Hospital Limits Elective Deliveries - NBC 5 Dallas-Fort Worth

Hospital Limits Elective Deliveries



    Hospital Limits Elective Deliveries
    A North Richland Hills hospital says it will limit or eliminate elective deliveries.

    A North Richland Hills hospital says it will limit or eliminate elective deliveries.

    Doctors and administrators at North Hills Hospital say they will limit or eliminate elective deliveries. That means they will not induce labor unless there's a medical necessity.

    The hospital is one of the first in North Texas to officially limit elective deliveries for women who have not reached their 39th week of pregnancy.

    “A lot of people think that after a baby is 37 weeks, the baby’s full-term and the baby’s going to come out and have no problems, and that’s actually not the case,” Dr. Jonathan Snead said. “Most babies will do fine if they’re born after 37 weeks, which we consider full term, but there still is a little slight risk of respiratory distress syndrome.”

    Deciding Delivery Dates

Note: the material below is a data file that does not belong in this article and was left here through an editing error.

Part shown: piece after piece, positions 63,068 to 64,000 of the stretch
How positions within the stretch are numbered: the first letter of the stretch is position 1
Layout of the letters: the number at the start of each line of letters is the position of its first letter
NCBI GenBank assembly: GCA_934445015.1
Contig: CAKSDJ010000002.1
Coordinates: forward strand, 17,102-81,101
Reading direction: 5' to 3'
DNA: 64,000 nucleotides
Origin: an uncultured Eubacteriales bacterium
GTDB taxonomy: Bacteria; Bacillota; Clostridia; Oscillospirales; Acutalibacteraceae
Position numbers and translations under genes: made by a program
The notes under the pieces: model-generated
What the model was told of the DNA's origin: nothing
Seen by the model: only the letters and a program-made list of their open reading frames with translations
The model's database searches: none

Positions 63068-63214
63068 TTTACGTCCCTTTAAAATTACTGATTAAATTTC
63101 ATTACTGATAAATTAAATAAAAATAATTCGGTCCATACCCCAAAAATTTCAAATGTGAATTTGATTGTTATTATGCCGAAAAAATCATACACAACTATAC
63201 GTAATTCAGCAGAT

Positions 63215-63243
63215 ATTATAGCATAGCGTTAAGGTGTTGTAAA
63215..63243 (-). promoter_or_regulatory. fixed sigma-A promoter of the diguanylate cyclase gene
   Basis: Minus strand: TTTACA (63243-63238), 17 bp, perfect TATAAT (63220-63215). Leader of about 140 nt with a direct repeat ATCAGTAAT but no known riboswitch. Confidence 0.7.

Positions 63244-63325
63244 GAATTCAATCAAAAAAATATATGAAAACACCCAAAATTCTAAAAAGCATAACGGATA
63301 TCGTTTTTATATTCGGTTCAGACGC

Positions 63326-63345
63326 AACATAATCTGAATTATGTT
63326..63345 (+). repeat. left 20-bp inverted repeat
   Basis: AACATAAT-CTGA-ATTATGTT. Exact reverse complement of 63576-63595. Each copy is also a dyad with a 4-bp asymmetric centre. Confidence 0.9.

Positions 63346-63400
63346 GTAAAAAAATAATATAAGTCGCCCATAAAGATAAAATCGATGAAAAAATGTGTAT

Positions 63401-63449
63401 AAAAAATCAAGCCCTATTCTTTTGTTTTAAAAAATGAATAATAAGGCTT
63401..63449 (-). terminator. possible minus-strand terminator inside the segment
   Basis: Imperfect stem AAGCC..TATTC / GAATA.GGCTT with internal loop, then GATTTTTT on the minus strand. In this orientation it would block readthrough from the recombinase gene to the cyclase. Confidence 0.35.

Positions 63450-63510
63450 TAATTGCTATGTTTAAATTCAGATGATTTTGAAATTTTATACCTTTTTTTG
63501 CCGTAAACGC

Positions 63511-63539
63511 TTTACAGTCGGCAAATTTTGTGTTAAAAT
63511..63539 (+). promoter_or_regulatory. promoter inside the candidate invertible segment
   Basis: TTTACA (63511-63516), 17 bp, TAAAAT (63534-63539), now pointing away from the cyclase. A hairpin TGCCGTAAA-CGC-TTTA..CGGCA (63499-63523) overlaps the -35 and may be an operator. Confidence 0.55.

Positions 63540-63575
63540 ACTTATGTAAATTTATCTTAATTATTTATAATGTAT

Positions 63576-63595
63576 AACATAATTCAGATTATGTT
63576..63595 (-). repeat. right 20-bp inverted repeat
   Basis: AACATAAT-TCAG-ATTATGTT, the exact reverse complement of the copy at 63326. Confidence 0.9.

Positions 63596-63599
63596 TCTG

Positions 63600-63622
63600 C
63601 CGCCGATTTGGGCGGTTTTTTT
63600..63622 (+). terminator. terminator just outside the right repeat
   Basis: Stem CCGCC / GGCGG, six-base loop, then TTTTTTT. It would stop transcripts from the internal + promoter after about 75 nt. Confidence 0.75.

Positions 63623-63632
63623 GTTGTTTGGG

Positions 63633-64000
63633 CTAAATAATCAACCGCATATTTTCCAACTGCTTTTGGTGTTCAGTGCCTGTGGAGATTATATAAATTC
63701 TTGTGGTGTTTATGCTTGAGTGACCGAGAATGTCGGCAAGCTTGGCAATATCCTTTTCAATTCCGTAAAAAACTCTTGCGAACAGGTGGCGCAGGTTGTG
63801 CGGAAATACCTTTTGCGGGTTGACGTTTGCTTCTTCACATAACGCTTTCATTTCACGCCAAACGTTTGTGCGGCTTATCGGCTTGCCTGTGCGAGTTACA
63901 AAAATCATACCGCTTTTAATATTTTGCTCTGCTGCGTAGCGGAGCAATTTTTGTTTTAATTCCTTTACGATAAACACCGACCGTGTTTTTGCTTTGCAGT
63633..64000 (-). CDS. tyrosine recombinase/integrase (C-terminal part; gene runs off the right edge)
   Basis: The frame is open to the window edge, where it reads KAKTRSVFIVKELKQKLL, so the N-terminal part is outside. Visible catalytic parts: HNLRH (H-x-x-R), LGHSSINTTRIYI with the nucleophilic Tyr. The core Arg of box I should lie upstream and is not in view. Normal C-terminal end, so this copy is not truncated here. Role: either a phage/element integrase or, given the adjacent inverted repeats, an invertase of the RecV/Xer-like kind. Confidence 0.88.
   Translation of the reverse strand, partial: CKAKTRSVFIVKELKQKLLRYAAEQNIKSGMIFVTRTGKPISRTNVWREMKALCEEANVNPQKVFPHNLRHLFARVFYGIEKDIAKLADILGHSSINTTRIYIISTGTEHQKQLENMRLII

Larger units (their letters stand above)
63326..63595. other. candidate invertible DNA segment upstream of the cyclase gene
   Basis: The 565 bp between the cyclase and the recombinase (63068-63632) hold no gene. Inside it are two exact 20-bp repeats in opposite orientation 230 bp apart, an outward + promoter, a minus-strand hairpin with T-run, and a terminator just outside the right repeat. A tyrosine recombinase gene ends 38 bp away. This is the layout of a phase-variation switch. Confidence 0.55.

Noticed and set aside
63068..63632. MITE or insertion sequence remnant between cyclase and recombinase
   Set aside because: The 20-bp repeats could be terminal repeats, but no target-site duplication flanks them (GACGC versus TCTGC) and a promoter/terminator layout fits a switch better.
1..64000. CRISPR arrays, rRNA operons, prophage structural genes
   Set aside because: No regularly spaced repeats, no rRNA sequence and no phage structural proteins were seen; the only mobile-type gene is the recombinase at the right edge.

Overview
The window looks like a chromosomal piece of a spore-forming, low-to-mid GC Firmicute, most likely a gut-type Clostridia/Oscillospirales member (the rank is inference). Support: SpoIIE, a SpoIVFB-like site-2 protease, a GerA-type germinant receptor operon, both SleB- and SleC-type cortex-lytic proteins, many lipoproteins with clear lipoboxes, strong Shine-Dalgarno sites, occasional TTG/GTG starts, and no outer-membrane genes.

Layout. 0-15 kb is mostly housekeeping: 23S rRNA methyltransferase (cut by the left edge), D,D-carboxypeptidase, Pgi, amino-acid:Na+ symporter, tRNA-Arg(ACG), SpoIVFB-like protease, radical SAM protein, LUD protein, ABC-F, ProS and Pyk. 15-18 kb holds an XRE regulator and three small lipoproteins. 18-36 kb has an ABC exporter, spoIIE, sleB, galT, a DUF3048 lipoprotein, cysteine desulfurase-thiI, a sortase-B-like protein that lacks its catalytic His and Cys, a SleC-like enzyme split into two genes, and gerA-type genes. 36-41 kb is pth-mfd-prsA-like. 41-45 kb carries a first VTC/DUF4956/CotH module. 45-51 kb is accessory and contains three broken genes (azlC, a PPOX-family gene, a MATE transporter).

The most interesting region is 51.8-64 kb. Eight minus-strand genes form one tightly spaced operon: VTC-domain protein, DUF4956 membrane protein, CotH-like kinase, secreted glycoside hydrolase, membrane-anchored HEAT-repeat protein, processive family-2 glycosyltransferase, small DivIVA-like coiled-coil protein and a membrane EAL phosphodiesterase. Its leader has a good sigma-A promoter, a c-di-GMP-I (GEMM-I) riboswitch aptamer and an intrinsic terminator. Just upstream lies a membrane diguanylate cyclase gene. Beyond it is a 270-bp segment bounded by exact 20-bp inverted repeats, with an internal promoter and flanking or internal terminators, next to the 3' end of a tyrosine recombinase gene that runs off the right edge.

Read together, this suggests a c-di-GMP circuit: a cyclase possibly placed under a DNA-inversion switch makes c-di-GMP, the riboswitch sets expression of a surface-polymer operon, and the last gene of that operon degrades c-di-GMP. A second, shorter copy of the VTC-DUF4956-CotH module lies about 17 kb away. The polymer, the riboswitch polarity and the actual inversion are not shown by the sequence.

[DFW] Deciding Delivery Dates
    Doctors at North Hills Hospital said they will limit or eliminate elective deliveries, reducing induced labors when mother and child are healthy.
    (Published Tuesday, Feb. 2, 2010)

    Experts know that mothers should wait as long as possible, but in recent years, induced deliveries have become more common -- sometimes just because the mothers ask for it.

    "Women are tired, or maybe it's a convenience thing; maybe they want their physician to deliver them, and they know their physician's going to be going on vacation,” said Debbie Cates, director of Women's Services at North Hills Hospital.

    Some women may try to time the deliveries around visits from relatives or special holidays.

    “So we do have women who come in and request for convenience or social-type reasons,” Cates said.

    In addition to the risk of respiratory distress syndrome, some babies born early also lack the coordination needed for sucking and swallowing and don’t have adequate fat stores on their bodies.

    Patient Tiffany Thompson’s first baby was delivered a few weeks early.

    “He was long and real skinny and crinkly because he was needing to fill all that out those last few weeks," she said.

    Her newborn, Luke, arrived at 40 weeks, and is “puffy and juicy and nice and ripe.” It’s a noticeable difference, she said.